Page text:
Oral’s Spatial analysis

               

A picture of me and my brother as kids in Jamaica

My Younger self (right) with my older brother (left) as children In Jamaica

Currently, I am enrolled at Georgia State University as an interdisciplinary studies major with a concentration in Biomedical Science and Engineering. This is my first year in college, and as a college student, the scenery around me is ever changing depending on the time of day. As opposed to the more stark, college-oriented

spaces in my current life, I prefer something more colorful and cultural such as a restaurant. In this case, my space of choice was a carribean restaurant, in which people of my cultural background came together to congregate and have a good time, not more than an 8 minute walk from my dorm. Choosing this space was relatively easy, as I am always eager to go out of my comfort zone and visit new environments I haven’t had the chance to immerse myself in before . My primary reason for going was to focus on the content of this analysis, but ultimately, my experiences were good enough to warrant me visiting again sometime, despite a noticeable iniquity being present.

 

From the moment entering the establishment, It was almost like two worlds collided, with the colorfully painted floors and the polished wooden countertops clashing with the concrete and metal atmosphere of the outside. One could almost describe it like stepping into another dimension, one away from the urban life and high paced activity, transitioning into a setting that would mimic an island, with relaxed people and cultural music. The vibrant wall painting emanated the cultural background of the establishment, completely independent of the urban way of life on the outside, and people who once treated each other like total strangers outside actually interacted with each other and took the time to “slow down” to engage in conversation. Come time for the dance floor to open up, new guests converged their way in like a gust of wind and with a swagger of bliss.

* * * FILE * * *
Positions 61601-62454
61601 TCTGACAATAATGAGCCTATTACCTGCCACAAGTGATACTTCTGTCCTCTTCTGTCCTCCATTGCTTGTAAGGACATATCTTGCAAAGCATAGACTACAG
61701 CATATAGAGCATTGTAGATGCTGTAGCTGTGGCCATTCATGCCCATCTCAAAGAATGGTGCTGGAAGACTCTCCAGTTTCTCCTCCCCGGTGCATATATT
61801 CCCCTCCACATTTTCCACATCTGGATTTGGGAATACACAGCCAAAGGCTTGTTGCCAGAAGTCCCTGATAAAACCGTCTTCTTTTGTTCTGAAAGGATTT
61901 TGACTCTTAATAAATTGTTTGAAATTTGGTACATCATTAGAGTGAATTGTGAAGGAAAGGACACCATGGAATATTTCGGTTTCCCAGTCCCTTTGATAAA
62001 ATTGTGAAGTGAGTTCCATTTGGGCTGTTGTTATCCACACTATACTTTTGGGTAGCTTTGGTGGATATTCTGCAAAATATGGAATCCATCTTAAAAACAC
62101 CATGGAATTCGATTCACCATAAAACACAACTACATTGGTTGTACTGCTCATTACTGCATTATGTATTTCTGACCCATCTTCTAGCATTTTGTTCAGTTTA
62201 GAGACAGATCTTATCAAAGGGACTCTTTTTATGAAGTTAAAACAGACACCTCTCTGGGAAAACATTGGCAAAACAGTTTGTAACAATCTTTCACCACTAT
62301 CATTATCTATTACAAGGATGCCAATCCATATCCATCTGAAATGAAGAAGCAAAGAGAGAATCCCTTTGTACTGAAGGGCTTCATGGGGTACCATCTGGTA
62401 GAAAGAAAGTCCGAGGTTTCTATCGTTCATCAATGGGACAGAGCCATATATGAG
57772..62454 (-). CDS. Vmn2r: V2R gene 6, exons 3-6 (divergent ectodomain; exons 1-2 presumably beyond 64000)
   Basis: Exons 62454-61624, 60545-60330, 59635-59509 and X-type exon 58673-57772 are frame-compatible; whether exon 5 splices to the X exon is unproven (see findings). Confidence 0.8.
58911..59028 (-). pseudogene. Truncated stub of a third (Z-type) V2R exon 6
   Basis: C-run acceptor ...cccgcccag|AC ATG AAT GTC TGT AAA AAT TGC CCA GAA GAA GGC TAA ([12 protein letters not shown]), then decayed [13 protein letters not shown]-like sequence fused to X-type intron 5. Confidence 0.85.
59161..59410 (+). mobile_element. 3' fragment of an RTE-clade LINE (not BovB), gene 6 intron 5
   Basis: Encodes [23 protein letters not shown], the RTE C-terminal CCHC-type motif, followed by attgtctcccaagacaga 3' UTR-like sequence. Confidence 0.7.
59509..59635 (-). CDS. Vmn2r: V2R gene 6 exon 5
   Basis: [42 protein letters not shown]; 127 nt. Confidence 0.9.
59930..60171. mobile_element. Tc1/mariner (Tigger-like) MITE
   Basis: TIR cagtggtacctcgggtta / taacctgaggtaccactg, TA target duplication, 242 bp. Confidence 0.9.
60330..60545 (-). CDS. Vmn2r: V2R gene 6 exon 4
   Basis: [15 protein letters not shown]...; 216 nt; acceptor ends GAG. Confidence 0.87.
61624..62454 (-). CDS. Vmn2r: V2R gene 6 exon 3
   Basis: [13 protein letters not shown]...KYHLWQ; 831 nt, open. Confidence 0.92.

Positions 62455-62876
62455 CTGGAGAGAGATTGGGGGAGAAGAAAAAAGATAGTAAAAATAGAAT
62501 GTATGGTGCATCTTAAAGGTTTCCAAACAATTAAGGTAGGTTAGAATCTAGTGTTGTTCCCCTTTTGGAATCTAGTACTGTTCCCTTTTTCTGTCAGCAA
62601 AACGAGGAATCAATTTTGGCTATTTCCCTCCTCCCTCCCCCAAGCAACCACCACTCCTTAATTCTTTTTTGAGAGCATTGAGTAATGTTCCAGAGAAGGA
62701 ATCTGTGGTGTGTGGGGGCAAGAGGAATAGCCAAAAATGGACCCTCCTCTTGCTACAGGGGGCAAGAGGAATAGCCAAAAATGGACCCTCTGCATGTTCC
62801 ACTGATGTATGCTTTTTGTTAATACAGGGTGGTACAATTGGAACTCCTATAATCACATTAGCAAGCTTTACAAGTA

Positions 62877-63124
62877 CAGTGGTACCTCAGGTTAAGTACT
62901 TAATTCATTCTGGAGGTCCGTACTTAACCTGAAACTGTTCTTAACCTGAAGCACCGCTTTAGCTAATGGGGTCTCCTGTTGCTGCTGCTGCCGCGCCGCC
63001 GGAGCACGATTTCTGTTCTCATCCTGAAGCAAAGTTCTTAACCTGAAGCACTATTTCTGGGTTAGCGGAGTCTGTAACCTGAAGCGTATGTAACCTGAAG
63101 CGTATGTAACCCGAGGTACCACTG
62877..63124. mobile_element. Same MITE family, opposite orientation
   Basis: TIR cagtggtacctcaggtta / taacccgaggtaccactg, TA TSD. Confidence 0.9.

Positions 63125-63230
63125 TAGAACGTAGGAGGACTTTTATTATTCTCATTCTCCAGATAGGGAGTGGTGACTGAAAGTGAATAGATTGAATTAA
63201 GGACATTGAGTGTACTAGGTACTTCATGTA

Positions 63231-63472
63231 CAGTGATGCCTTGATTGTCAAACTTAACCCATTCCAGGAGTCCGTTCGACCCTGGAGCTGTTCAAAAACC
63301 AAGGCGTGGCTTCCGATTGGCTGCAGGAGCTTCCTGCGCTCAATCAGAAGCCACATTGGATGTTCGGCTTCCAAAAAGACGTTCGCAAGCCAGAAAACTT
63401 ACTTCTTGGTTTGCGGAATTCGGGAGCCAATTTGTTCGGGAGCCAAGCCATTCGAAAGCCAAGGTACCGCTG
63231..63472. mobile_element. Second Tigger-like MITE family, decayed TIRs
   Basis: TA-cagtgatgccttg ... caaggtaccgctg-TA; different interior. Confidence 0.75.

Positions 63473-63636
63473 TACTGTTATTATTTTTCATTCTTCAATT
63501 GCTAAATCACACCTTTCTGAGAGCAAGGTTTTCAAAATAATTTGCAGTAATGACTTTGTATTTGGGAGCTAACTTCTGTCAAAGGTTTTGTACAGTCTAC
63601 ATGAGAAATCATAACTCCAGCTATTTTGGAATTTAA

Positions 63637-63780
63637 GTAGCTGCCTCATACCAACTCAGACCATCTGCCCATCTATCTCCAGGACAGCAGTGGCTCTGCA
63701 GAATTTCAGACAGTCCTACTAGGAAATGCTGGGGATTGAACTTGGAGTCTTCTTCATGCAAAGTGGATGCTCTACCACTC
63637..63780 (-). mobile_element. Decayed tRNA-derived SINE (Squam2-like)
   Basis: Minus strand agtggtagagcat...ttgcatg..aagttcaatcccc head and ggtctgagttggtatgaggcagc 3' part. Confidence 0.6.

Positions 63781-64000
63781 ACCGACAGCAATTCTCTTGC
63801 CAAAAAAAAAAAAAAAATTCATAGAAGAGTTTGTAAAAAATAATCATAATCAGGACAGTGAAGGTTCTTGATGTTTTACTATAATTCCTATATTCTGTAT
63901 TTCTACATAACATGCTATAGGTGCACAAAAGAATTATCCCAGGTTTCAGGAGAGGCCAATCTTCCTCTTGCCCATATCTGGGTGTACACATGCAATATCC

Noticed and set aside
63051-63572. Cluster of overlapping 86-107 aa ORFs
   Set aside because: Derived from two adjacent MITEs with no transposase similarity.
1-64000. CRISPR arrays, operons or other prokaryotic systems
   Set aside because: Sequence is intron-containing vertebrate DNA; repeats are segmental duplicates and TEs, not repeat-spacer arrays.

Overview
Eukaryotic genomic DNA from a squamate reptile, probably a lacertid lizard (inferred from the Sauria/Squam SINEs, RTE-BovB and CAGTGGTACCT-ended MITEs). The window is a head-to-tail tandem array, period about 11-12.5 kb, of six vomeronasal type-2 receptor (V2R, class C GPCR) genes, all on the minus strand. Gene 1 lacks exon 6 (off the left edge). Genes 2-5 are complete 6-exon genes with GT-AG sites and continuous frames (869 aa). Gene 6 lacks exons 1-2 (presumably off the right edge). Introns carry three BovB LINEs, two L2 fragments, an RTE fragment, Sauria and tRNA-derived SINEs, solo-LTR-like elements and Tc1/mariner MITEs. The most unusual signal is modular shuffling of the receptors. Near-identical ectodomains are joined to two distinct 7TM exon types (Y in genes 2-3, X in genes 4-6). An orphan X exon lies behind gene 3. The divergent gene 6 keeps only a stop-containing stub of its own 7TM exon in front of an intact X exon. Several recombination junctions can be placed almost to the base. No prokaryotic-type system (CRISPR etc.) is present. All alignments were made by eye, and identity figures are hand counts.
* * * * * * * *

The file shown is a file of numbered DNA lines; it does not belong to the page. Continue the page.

On the scene of the dance floor, there were different huddles of guests mingling within their clique, but the rhythms in the beats were so contagious that they seemed to move in synchrony with each other. Gone was the typical boisterous energy of more “typical parties”, and present was a plethora of social interaction and interconnective conversation in every direction. The music guided the movement of the crowd in a near autonomous fashion, with each beat working the crowd as if it had a mind of its own. The genre of music being played soon took a sharp change of pace as what were once optimistic lyrics about dancing and romancing  delved into a hate filled extravaganza. Homophobic slurs were being casually thrown about throughout the song and the partygoers were swaying from side as if it wasn’t any of their business to stop and listen.

Partygoers enjoying their time at The Sound Table

An look at the interior of the establishment

       The fact that people were so indifferent to the context of the music was quite almost out of place, and some even went on to chant some of the lyrics. In the wider setting of Atlanta, homophobic music would not gel with several niches of people, but despite all of the pride marches and movements in this city, it is clear that there are still places that find no problem with playing hate filled homophobic music. It was very clear that the DJs were aware of the content of this music, but made a rushed attempt at a discretion warning before each “questionable” song as a way to justify that their intentions were not malicious, despite sometimes playing a few of these types of songs in a follow up, back to back fashion.

      On a closing note, the problem of homophobia within popular culture, namely music, is still an ongoing issue despite some groups pretending that playing it aloud is a harmless practice, when in reality it comes at the expense of the already oppressed individuals in the LGBT community. The fact that this is going on not to far away in the city that has been the host of marches and festivals promoting gay pride makes this predicament all the more damning in terms of severity, while the people promoting it beleive that a simple discretion warning or apology is more than sufficient enough to cleanse their involvement in such a hateful expression. Lyrics of homophobic expression are not only confined to dancehall music, but multiple examples of it can be found in modern mainstream  hip-hop songs from various popular artists, but are often overlooked in the way of criticizing other things such as the objectification of women. Homophobia in our music and popular culture is a very real problem that cannot be ignored any longer in the light of a more diverse, accepting society in this day and age, and it is the responsibility of the listening audiences in our society to pay closer attention to ensure that progress to change this is being made.

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